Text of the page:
I make this blog for my memory. In not having family most of my life and very little contact in the remainder I realised a primary function of family, context, is something missing. Context is relative and relativity a factor of memory: ever heard the memory trick in how to recall your pin number by unconnected images. I am often advised by the well meaning not to assume that families are great when in fact I don’t. I just value memory is all.
But why make it public? Imagine never having a private life. Imagine your entire childhood being a matter of public record and most of your adult life being an exercise in proving what happened to you in your childhood by making public record of your existence through documentary. To say that I make public my private life is to assume that I ever had a private life in the first place. I didn’t. I am honoured that anyone should read it.
2009 began with a run of Why I Don’t Hate White People at Hammersmith Lyric, written while artist in resident at Southbank centre. It was the last play directed by John McGrath before he became Artistic Director of the National Theatre of Wales.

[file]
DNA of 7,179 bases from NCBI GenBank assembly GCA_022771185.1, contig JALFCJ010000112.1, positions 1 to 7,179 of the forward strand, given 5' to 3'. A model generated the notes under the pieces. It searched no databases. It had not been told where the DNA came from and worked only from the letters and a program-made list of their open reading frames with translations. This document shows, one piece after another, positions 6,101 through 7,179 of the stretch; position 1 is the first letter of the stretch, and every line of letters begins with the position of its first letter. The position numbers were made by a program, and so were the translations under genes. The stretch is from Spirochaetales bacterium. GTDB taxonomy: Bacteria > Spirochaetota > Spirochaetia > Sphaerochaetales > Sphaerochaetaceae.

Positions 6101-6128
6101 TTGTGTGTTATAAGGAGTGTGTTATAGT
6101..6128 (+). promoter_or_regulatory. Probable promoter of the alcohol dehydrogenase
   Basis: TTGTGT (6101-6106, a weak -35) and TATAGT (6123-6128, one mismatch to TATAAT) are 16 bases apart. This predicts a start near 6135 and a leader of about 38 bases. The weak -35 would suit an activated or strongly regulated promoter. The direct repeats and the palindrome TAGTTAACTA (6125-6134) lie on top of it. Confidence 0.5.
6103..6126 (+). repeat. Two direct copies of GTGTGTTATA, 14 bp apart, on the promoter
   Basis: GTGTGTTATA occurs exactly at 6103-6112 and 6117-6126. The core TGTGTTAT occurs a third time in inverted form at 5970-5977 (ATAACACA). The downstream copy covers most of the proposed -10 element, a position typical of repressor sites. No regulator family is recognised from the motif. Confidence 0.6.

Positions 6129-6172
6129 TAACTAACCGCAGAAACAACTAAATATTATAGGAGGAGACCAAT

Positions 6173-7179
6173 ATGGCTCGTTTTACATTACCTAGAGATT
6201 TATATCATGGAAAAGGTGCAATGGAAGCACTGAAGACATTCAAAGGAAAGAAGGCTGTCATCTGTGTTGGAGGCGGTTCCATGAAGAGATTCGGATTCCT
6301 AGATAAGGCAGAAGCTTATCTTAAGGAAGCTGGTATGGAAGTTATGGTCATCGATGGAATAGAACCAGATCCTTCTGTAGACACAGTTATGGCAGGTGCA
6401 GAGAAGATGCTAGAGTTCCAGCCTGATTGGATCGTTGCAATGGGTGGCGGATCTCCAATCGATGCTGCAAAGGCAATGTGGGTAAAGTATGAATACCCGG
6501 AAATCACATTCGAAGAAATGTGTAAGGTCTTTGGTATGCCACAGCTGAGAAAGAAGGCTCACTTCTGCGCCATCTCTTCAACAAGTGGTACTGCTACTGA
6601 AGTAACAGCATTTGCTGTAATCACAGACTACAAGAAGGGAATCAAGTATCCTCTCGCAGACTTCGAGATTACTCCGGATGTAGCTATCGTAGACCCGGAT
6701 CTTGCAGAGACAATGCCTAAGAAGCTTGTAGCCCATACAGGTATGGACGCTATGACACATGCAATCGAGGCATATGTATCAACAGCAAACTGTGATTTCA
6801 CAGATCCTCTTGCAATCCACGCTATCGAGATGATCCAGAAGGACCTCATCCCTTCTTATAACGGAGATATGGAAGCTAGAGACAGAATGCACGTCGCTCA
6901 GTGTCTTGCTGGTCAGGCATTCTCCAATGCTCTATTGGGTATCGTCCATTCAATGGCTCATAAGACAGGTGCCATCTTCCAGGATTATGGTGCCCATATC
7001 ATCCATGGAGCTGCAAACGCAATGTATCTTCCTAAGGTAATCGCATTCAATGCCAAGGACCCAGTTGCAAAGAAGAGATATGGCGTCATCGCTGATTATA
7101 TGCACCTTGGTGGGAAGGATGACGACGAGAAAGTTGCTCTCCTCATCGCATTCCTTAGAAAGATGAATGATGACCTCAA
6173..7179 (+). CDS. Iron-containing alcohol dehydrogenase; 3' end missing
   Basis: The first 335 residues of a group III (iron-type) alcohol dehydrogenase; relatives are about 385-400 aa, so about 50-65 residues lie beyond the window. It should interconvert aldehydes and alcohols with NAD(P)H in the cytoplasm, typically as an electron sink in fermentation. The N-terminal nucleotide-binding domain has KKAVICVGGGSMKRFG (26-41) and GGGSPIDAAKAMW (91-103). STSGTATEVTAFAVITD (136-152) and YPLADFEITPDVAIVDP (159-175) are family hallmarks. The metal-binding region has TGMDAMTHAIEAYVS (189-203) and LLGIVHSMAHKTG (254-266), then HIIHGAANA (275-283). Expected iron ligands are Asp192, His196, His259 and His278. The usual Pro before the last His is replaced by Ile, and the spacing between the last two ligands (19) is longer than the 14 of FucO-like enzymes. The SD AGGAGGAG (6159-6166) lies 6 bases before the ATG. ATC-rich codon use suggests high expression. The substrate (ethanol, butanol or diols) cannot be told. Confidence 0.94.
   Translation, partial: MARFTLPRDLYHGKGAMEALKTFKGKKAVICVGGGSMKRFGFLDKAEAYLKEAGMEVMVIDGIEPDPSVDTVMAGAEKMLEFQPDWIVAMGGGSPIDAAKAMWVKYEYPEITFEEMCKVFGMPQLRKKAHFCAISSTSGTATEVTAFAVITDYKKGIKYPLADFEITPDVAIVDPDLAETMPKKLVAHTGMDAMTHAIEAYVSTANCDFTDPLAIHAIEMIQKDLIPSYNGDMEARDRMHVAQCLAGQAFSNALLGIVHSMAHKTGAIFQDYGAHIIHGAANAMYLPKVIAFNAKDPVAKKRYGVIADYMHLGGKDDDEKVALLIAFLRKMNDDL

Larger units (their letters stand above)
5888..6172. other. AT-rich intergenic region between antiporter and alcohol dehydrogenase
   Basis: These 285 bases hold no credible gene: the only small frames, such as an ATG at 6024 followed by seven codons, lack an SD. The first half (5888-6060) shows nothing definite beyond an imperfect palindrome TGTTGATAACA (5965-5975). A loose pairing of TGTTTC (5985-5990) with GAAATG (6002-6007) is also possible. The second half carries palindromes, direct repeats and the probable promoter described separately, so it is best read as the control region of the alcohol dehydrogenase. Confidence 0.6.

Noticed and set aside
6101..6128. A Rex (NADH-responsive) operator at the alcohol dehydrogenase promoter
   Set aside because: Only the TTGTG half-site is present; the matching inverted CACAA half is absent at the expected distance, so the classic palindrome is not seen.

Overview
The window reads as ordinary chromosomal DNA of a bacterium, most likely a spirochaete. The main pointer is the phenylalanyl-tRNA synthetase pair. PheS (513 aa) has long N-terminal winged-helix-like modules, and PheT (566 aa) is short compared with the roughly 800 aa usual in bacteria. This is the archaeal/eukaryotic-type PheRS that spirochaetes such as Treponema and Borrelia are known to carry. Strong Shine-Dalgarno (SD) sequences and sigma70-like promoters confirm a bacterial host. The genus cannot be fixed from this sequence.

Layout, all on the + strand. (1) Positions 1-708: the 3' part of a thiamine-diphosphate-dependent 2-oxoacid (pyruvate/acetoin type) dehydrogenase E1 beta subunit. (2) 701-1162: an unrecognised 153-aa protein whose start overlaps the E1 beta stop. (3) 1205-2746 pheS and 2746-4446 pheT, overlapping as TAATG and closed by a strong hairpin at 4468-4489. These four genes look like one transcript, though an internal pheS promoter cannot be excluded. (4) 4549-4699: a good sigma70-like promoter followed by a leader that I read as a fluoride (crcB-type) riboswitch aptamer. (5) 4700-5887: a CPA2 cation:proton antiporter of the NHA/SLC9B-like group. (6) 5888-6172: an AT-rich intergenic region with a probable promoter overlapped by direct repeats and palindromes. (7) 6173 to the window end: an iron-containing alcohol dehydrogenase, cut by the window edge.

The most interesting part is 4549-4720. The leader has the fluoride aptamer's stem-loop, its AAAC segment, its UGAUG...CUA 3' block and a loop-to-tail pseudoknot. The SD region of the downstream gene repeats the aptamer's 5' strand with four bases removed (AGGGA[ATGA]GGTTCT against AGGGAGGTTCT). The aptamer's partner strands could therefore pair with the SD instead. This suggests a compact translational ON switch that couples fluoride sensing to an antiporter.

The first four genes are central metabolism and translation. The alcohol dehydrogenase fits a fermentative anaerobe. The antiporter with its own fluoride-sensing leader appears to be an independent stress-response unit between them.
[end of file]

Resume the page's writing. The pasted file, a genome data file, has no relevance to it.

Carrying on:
Then a week in Vancouver in February of four poets of four continents for The Cultural Olympiad with live music by the Ferreras orchestra. The audience broke into spontaneous applause on hearing I was artist in residence at Southbank centre. Shortly afterwards I visited New York to interview Gil Scott Heron for a BBC radio documentary called Pieces of a Man. It broadcast
to the nation the news that The Heron was back.
Then a short hop over to Sweden for a reading where I met Janine Van Rooy, known as Blaq Pearl, the sister of South Africa’s Mr Devious. In May I read in Cape Town, at The Badalisha Poetry festival who put together the best surprise birthday celebration I’ve ever had. It was at an Ethiopian restaurant called Addis in Cape: I visited Janine’s home in Mitchells Plain to hear her incredible story from her own lips.
Also broadcast to the nation on BBC five documentaries on The Watford Gap Service Station in recognition of its fiftieth anniversary. In the documentary is proof that great stories are in everyday people going places. I am the subject of an half hour documentary by Babycow productions which remains unfinished. Bernadine Evaristo’s blonde roots is released to acclaim in America and Kwame Dawes wins a Pulitzer prize. Meanwhile kind hearted Jonathan Barker leaves the British Council.